This talk has grown as John created the new podcast The Agile Path. The first season on this podcast is about safety in teams. John has interviewed world renowned specialists in the field; Christopher Avery, David Marquet, Jerry Weinberg, Esther Derby, Johanna Rothman, Woody Zuill and many more in over 75 hours of audio. This has been a fascinating deep dive learning experience for John and he hopes to explore these insights with the audience.

    Here is a short preview video I made for the session:

  • Liked Ann-Marie Kong
    keyboard_arrow_down

    Ann-Marie Kong - Growing leadership agility: How to cultivate leadership agility in our organizations and our lives?

    90 mins
    Workshop
    Beginner

    Why do we need leadership agility in today’s rapidly changing, interconnected, uncertain, complex world?

    What is leadership agility and how can we cultivate it in our organizations and in our lives?

    How is organizational agility constrained by leadership agility?

    Ann-Marie will lead you on an exploration of these questions and more. You will learn about staged growth development leadership and how taking an integral approach to our leadership produces more effective leaders.

    This workshop is based on the work of Bill Joiner & Stephen Josephs who authored Leadership Agility: five levels of mastery for anticipating and initiating change.

  • Liked Shuman Ip
    keyboard_arrow_down

    Shuman Ip - Richer in my wallet, poorer in our wallet?

    Shuman Ip
    Shuman Ip
    Scrum Master
    LoyaltyOne
    schedule 2 months ago
    Sold Out!
    60 mins
    Talk
    Intermediate

    Does your company do performance review?

    Since the goal of all for-profit companies is to make profit, how effect is performance review in actually contributing to your business goal?

    In this session, we will go through some activities to explore the hidden side of performance appraisal process, along with some story-telling and discussions on our perspectives.

    Last but not least, there will be some suggestions on things that we can do in place of the traditional performance review.

    If you want to unmask the mystery behind performance review
    If the current performance appraisal process is one of your pain points, or
    If you have experience and stories to share with us regarding performance evaluation, then come to this session and let's have a conversation

  • Liked Ardita Karaj
    keyboard_arrow_down

    Ardita Karaj / Jeff - What's my MVP?

    60 mins
    Talk
    Intermediate

    Are you having trouble finding a small Minimum Viable Product? You've heard about delivering in small, incremental releases, you've tried to chisel out a small slice out of the big product you have to deliver, but what you get is not viable and there's no incremental thinking around releases. Why is this so?

    Join Ardi and Cheezy for this session where they will give you some tips and tricks on how to create your first MVP and then look down the road for future ones. They will give some examples from their experiences and challenges when dealing with teams that believe MVP does not apply to them.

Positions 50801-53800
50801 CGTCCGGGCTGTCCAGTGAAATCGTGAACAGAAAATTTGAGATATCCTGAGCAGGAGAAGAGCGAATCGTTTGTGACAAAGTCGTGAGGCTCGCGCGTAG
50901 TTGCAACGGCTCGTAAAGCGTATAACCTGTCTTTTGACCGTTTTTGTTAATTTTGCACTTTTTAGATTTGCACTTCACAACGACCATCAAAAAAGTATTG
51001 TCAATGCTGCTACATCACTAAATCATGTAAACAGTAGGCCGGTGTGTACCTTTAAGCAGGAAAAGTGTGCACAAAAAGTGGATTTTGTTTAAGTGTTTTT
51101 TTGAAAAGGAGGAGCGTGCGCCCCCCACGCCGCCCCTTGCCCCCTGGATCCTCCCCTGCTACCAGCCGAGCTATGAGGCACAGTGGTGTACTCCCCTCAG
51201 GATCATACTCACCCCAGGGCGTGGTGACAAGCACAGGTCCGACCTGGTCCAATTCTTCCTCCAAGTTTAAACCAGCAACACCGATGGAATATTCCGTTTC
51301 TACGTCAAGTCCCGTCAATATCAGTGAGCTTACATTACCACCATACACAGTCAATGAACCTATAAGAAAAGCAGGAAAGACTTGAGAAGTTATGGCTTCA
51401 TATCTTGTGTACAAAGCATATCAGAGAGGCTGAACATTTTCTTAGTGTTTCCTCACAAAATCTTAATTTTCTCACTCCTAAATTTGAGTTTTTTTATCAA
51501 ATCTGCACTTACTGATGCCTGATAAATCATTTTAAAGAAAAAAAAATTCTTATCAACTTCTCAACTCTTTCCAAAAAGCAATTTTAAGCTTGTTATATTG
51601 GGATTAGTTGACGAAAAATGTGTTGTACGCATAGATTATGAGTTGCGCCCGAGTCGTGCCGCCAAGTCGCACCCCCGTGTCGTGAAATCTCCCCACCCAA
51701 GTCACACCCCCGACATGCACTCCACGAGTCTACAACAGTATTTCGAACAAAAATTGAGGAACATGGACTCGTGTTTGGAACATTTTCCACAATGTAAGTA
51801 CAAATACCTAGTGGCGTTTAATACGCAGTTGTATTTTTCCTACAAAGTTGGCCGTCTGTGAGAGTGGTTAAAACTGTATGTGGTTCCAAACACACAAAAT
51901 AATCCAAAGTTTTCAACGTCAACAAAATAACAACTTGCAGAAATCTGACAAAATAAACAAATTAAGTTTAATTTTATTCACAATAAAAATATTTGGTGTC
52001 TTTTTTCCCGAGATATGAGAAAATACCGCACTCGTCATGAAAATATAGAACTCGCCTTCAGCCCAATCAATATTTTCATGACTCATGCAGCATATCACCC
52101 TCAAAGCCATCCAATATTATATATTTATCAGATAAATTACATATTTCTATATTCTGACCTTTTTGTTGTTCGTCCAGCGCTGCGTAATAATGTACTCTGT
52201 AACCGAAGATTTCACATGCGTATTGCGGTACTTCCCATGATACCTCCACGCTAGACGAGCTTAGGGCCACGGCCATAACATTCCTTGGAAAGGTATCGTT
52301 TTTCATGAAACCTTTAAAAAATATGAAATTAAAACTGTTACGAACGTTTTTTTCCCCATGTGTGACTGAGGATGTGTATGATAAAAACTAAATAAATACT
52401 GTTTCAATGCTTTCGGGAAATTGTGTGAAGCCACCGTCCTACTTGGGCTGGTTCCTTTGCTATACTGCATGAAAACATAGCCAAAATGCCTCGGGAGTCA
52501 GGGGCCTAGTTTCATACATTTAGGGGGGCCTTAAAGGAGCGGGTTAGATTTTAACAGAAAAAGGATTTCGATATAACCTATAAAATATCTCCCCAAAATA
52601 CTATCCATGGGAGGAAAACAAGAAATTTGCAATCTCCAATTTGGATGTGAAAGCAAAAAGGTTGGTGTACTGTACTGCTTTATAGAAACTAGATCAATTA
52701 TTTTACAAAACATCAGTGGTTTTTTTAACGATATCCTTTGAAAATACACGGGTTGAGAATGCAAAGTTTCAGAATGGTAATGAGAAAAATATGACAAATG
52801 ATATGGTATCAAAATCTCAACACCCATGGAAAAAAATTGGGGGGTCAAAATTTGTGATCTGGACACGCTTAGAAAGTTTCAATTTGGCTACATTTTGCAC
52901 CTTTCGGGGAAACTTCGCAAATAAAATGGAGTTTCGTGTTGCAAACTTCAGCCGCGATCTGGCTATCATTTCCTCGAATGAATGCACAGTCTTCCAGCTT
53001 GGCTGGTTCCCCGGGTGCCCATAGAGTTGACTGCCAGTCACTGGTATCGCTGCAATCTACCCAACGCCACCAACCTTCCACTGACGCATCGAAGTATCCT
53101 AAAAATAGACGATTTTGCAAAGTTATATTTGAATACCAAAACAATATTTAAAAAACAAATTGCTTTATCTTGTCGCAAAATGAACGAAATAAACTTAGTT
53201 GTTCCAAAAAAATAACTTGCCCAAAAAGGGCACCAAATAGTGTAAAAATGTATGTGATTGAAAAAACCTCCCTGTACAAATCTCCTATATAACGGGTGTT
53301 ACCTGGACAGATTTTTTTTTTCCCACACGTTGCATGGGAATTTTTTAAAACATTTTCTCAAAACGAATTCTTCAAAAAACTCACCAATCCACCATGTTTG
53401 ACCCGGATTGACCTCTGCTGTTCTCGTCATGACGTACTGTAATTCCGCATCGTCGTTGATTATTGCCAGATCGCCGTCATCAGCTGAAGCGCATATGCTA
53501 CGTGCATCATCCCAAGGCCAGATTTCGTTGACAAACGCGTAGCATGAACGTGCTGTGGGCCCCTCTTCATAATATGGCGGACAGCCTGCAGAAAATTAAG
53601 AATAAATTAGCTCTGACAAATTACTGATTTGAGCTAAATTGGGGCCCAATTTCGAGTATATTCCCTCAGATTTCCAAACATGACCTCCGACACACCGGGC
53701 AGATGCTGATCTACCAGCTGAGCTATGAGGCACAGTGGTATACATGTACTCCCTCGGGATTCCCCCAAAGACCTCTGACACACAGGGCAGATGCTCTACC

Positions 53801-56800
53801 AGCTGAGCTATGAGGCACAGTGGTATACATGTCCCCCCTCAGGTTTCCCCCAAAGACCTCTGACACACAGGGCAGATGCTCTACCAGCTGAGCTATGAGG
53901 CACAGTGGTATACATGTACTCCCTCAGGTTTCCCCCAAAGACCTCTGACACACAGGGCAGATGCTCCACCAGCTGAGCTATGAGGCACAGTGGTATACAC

You will leave this session with some ideas on how to prepare the strategy for your MVPs, how to work with your team to find your small product that is viable and still delivers value, and understand how to organize your efforts to deliver the product incrementally.

  • Liked Dave Dame
    keyboard_arrow_down

    Dave Dame - Design thinking and Agile: Infinitely more powerful together

    40 mins
    Talk
    Beginner

    When Agile first came on the scene it was premised around putting the customer first. But, over the years its focus has evolved and the general perception of Agile today is that it’s mostly a tool for delivering software. Agile’s original focus was mainly on developers and testers, but it never really contemplated design thinking as a discipline. Design thinking, which has been around for decades but is only recently having its ‘moment in the sun’, compliments agile beautifully in that it focuses on trying to solve the right problems for the right people. Design thinking allows us to iterate and test assumptions before too much coding and production-readiness is done, which helps ensure the team is investing in the right things at every stage. It really provides a focus on innovating rather than simply burning down a backlog. In this talk we will discuss different ways to incorporate design thinking into the agile process. You will learn how to yield benefits from bringing these two practices together – most importantly how to best serve the users of the product or service you are delivering. At Scotiabank, we’ve been using these fantastic tools in combination for over a year. It is a journey, and although we haven’t completely solved everything yet, there are a lot of lessons we have learned that can be applied elsewhere.

  • Liked Louis Morisset
    keyboard_arrow_down

    Louis Morisset - What is the impact of your organization's culture on your agile transformation

    Louis Morisset
    Louis Morisset
    Agile Coach
    Agile Partnership
    schedule 2 months ago
    Sold Out!
    60 mins
    Panel
    Intermediate

    More and more companies are, right or wrong reasons, deciding to do agile transformations.  In this talk, we question ourselves on what it takes to start an agile transformation in big corporation. We will introduce the maturity model of Mickael Spayd and Lyssa Adkins and reflect on the importance of understanding the maturity level of our company before starting an agile transformation. We will also explore, based on each maturity levels, what are the realistic expectations of an agile transformation and where people should focus on to help more the initiative forward. Finally we will also look at the individuals level of maturity and see how this impacts their companies agile transformation as well as the people themselves.